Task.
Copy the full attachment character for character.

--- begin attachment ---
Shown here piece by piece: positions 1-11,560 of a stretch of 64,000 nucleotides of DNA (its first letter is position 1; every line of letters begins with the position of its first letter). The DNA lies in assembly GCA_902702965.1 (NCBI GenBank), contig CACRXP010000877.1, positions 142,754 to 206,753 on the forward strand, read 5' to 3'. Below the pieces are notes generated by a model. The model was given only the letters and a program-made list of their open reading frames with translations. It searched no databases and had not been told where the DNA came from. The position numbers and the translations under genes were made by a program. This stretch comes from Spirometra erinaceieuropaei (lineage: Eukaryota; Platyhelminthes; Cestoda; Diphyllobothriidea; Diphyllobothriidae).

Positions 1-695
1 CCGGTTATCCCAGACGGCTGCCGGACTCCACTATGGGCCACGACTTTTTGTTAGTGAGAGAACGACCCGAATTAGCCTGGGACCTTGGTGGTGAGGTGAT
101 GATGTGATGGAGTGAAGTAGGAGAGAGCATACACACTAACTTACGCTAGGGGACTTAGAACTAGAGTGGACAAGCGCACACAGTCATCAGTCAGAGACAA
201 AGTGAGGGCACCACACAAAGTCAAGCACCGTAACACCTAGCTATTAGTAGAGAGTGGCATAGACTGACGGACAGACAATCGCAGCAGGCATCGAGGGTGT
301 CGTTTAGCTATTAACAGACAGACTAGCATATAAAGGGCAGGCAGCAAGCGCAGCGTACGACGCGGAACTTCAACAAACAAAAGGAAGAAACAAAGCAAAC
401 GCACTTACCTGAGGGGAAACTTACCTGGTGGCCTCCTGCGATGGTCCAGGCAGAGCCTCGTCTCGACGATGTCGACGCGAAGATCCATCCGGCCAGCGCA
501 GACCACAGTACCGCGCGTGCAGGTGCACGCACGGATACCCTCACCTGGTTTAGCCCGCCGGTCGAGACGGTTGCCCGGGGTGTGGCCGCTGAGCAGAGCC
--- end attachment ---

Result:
Shown here piece by piece: positions 1-11,560 of a stretch of 64,000 nucleotides of DNA (its first letter is position 1; every line of letters begins with the position of its first letter). The DNA lies in assembly GCA_902702965.1 (NCBI GenBank), contig CACRXP010000877.1, positions 142,754 to 206,753 on the forward strand, read 5' to 3'. Below the pieces are notes generated by a model. The model was given only the letters and a program-made list of their open reading frames with translations. It searched no databases and had not been told where the DNA came from. The position numbers and the translations under genes were made by a program. This stretch comes from Spirometra erinaceieuropaei (lineage: Eukaryota; Platyhelminthes; Cestoda; Diphyllobothriidea; Diphyllobothriidae).

Positions 1-695
1 CCGGTTATCCCAGACGGCTGCCGGACTCCACTATGGGCCACGACTTTTTGTTAGTGAGAGAACGACCCGAATTAGCCTGGGACCTTGGTGGTGAGGTGAT
101 GATGTGATGGAGTGAAGTAGGAGAGAGCATACACACTAACTTACGCTAGGGGACTTAGAACTAGAGTGGACAAGCGCACACAGTCATCAGTCAGAGACAA
201 AGTGAGGGCACCACACAAAGTCAAGCACCGTAACACCTAGCTATTAGTAGAGAGTGGCATAGACTGACGGACAGACAATCGCAGCAGGCATCGAGGGTGT
301 CGTTTAGCTATTAACAGACAGACTAGCATATAAAGGGCAGGCAGCAAGCGCAGCGTACGACGCGGAACTTCAACAAACAAAAGGAAGAAACAAAGCAAAC
401 GCACTTACCTGAGGGGAAACTTACCTGGTGGCCTCCTGCGATGGTCCAGGCAGAGCCTCGTCTCGACGATGTCGACGCGAAGATCCATCCGGCCAGCGCA
501 GACCACAGTACCGCGCGTGCAGGTGCACGCACGGATACCCTCACCTGGTTTAGCCCGCCGGTCGAGACGGTTGCCCGGGGTGTGGCCGCTGAGCAGAGCC